Abbott Shares New Data on TriClip, Navitor Transcatheters

The company presented new real-world outcomes.

Abbott Labs shared new real-world outcomes.
Abbott Labs shared new real-world outcomes.

Abbott shared new data highlighting both TriClip, a minimally invasive tricuspid heart valve repair device, and Navitor, the company's latest-generation transcatheter aortic valve implantation (TAVI) system. The company also showcased new data for MitraClip and Amplatzer Amulet, two key components of the company's structural heart portfolio.

New real-world outcomes highlighted in a late-breaking data presentation showed that the TriClip and TriClip G4 transcatheter edge-to-edge repair (TEER) systems significantly reduce tricuspid regurgitation (TR) and substantially improve quality of life across a wide range of anatomically diverse patients, with data through 30 days showing:

  • High implant success rate (98%)
  • Significant TR reduction (71% moderate or less compared to 3% as baseline) with a strong safety profile (99% freedom from major adverse events)
  • Life-changing clinical improvements including 78% of patients achieving New York Heart Association (NYHA) Functional Class I/II (a classification of functional limitations resulting from cardiac disease), an improvement by 57% from baseline of 21%, and an 18-point improvement in the Kansas City Cardiomyopathy Questionnaire (KCCQ) score (a self-assessment of social abilities, symptoms and quality of life)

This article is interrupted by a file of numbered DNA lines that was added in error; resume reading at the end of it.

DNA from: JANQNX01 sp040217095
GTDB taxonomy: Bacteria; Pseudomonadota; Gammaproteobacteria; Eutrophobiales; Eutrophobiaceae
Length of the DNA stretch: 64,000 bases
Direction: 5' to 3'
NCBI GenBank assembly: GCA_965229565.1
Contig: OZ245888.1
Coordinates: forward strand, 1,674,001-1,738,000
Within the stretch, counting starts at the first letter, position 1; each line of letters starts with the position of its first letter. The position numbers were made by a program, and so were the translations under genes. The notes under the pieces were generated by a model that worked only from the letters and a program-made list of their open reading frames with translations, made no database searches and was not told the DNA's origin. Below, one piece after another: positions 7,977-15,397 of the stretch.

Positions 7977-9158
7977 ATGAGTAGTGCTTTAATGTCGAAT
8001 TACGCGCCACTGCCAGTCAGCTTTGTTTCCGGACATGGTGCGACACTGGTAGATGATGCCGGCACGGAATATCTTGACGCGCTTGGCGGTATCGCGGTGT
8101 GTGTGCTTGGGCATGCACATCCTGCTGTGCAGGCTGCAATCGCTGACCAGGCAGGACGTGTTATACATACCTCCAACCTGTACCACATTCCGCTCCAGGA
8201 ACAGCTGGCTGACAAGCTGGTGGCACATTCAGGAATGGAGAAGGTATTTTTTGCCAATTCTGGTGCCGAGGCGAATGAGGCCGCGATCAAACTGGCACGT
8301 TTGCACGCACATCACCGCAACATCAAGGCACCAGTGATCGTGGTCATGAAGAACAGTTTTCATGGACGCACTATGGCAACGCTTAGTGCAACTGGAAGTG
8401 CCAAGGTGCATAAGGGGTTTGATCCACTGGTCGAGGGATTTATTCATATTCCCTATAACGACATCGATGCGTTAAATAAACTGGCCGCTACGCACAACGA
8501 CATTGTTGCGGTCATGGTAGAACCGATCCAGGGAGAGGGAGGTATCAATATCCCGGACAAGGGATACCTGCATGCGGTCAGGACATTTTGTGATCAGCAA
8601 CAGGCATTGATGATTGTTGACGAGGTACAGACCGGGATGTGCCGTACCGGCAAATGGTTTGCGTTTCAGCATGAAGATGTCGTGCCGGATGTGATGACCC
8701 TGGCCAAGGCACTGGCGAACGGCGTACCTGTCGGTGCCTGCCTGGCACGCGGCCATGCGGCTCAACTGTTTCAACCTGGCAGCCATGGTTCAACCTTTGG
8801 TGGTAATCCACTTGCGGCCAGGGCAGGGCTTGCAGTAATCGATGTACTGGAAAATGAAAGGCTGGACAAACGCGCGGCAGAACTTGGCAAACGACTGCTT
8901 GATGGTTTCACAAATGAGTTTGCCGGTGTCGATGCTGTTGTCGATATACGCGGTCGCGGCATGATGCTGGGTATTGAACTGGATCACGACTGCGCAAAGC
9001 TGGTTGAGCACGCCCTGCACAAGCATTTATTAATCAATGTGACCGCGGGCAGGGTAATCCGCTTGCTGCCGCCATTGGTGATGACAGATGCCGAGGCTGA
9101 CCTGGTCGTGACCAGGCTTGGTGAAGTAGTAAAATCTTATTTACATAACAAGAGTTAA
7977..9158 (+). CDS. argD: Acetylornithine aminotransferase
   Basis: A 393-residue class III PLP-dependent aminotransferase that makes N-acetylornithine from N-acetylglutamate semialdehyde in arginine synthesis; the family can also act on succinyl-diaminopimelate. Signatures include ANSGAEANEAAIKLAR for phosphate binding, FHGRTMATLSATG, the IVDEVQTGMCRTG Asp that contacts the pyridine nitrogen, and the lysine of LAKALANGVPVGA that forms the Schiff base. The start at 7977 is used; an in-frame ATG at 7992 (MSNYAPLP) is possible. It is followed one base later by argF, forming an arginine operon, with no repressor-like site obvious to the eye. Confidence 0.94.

"Historically, people suffering from severe tricuspid regurgitation had extremely limited treatment options despite being very ill. Many were ineligible for surgery and were limited to symptom management," said Philipp Lurz, M.D., Ph.D., professor and deputy head of cardiology, Heart Center Leipzig at University of Leipzig, Leipzig, Germany. "The late-breaking data show a high rate of implant success and significant reduction in regurgitation. Transcatheter edge-to-edge repair using TriClip has a huge potential to improve patients' quality of life and has entered the clinical stage with widespread use in Europe."

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